Injection molding machines have traditionally been designed to use hydraulic systems as their primary source of motive power. Hydraulic devices have proven to be satisfactory over the years. They are relatively inexpensive, have power and velocity response characteristics compatible with the requirements of an injection molding machine, and are rugged and reliable.

However, hydraulic systems do have several inherent disadvantages. The hydraulic oil is subject to dirt and contamination in an industrial environment and requires filtering and maintenance. Further, there is the potential for oil leakage which makes them unsuitable for "clean room" manufacturing environments. The hydraulic drive has limited positioning accuracy and repeatability and changes in temperature of the hydraulic oil will lead to further variations in performance. Finally, the hydraulic drive is not energy efficient, and therefore, it requires heat exchangers and coolers to remove heat from the oil and maintain a constant oil temperature.

Electric motor servomechanism drives provide an alternative to hydraulics and have been available for over forty years. The earlier systems utilized the well-known brush-type DC motor which has a number of coils wound on an armature terminating at a commutator. The armature is surrounded by a stator having a number of permanent or coil magnets corresponding to the number of windings on the armature. As the motor rotates, carbon brushes sequentially connect the armature coils to a power supply. The successive current flows through the coils create a magnetic field which reacts with the stator magnetic field to cause a torque on the armature, thereby continuing the rotational motion of the armature and the energization/commutation of the armature coils.

The most desirable characteristic of the brush-type DC motor is the simplicity of its control which is the result of several inherent motor characteristics. First, for any applied armature voltage, the maximum limits of speed and torque are established; and for a given operating condition, speed and torque will have an inverse relationship, i.e. as the motor load increases, the speed will decrease. Second, torque is easily controlled because of its direct linear relationship with armature current. Finally, for maximum torque, the magnetic field created by the armature current flow must be in space quadrature with the poles of the stator magnetic field. The commutator construction of the armature automatically switches each armature coil at the right armature position to maintain the optimum space quadrature relationship. In spite of their simplicity and desirable performance characteristics, servomechanism drives utilizing the brush-type DC motors have the disadvantages of brush sparking, brush wear, brush maintenance and low speed torque ripple. In addition, having current conducting windings on the armature not only increases armature inertia, but it is difficult to dissipate heat from the armature which is separated from the stator and motor casing by an air gap.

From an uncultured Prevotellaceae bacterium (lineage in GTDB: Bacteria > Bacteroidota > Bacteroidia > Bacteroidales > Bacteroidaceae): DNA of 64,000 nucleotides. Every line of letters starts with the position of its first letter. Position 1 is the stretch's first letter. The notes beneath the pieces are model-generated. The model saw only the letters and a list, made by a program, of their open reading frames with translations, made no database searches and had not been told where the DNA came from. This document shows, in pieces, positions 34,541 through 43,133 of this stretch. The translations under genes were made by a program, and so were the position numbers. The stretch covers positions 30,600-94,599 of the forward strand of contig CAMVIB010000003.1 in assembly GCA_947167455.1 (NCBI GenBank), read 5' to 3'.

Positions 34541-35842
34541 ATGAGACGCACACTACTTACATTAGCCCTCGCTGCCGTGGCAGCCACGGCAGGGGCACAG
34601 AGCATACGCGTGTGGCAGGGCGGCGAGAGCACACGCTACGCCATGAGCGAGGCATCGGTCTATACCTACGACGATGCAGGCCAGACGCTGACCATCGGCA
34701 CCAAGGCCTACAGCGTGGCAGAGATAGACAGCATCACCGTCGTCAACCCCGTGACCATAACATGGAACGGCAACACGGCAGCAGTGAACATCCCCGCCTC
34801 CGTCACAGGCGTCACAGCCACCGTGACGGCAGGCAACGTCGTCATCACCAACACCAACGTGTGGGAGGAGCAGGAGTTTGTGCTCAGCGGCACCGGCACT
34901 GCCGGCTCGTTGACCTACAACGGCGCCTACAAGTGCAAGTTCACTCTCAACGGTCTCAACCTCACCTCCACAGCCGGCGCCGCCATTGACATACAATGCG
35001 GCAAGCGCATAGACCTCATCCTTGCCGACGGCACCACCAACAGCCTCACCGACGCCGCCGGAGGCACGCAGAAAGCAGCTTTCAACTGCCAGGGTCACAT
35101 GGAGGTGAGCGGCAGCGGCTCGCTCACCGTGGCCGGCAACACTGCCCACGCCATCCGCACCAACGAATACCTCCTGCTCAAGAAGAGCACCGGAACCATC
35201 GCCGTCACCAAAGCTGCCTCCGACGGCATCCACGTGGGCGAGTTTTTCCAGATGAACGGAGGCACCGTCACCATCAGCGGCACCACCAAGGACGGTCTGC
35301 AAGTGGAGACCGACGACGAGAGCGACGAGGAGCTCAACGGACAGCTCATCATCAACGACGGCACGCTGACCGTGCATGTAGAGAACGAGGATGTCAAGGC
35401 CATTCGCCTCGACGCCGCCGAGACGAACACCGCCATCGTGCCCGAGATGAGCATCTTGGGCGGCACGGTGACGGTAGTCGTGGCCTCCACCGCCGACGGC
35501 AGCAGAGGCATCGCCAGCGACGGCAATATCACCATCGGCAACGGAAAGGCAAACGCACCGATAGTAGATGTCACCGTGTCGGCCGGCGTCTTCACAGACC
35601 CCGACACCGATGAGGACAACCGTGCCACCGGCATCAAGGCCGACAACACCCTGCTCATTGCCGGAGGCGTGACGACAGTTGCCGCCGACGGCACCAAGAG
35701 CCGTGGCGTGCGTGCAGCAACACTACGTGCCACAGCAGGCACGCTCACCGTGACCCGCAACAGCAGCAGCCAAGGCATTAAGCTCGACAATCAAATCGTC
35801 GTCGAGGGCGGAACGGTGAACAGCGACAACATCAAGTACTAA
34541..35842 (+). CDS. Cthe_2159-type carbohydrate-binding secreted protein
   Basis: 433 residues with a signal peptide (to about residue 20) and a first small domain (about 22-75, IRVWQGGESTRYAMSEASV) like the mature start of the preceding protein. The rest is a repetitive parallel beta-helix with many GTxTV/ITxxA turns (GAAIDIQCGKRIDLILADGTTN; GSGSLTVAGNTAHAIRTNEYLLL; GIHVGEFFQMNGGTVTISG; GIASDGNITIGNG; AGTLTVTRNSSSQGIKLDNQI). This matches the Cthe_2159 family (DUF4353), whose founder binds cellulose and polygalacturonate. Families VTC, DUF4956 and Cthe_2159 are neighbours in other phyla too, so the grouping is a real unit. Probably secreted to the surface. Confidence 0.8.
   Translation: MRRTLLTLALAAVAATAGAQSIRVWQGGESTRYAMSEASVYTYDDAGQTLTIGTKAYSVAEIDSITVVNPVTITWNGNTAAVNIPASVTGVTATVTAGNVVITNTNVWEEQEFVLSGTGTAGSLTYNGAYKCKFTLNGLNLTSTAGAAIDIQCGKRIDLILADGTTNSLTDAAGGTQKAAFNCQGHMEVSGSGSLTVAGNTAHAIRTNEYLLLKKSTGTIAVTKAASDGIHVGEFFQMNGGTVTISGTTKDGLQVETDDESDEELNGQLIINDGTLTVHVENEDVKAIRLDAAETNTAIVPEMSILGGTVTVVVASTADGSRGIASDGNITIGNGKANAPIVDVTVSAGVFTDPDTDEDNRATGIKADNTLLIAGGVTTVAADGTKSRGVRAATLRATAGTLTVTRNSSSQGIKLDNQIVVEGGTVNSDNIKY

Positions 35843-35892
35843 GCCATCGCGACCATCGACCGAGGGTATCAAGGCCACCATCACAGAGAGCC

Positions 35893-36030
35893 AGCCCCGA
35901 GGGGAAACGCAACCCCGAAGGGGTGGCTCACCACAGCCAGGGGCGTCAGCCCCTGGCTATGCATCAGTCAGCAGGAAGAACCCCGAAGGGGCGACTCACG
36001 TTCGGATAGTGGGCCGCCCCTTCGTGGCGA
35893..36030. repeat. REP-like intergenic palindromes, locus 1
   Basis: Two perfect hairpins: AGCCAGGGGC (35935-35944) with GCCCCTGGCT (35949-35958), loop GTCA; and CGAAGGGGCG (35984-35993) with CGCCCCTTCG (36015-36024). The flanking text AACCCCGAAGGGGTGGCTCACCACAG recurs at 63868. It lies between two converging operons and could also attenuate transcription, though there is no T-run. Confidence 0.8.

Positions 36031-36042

Over the last twenty years, newer servomotor designs have been successful in approximating the inverse linear speed-torque characteristics of a DC motor without having to utilize the troublesome brushes. These newer designs represent several different motor technologies but they are often collectively referred to as brushless motors. Since they generally replicate brush-type DC motor performance, they are also sometimes over broadly referred to collectively as brushless DC motors. However, upon closer examination, the brushless servomotor technology is more accurately separated into AC induction motors, AC synchronous motors, and brushless DC motors. Each of those motors has a unique physical construction, a unique control theory, and unique operating characteristics.

The application of AC induction motors in high performance servomechanism drives is the most recent development. The motor utilizes a short circuited squirrel-cage rotor and three phase windings on the stator. Although variable speed control of such a motor in a servomechanism drive is very complex and rather costly, it is becoming more practical through vector (field oriented) control and will subsequently be discussed in great detail.

Another category of brushless servomotors is the AC synchronous servomotor. This inside-out 3-phase motor design has a field generated by a permanent magnet rotor utilizing rare-earth magnetic materials to maximize magnetic flux density and minimize weight. Therefore, the inertia of the rotor is reduced which optimizes the dynamic response of the motor. The stator has a number of sets of windings in each of its three phases, generally four, six, or eight, equal to the number of magnets in the rotor. Current flow in the three phase stator windings combine to produce a resultant magnetic field vector which interacts with the magnetic field of the rotor magnets to produce a torque. The magnitude of the magnetic vector and its angle relative to the magnetic moment of the rotor determines the magnitude and sense of the torque.

The geometry of the stator windings and the distribution of flux density of the permanent magnet rotor is such that a sinusoidal electro-motive force (EMF) 11 as shown in FIG. 1a is induced in the windings when the rotor is turned at a constant speed. The amplitude and frequency of the induced EMF are proportional with the speed. If the stator windings are supplied with 3-phase sinusoidal currents 15 of equal amplitude and frequency but shifted in phase by 120 degrees as shown in FIG. 1a, a rotating magnetic field will result at the stator poles. The strength of that magnetic field is proportional with the amplitude of the currents in the stator windings.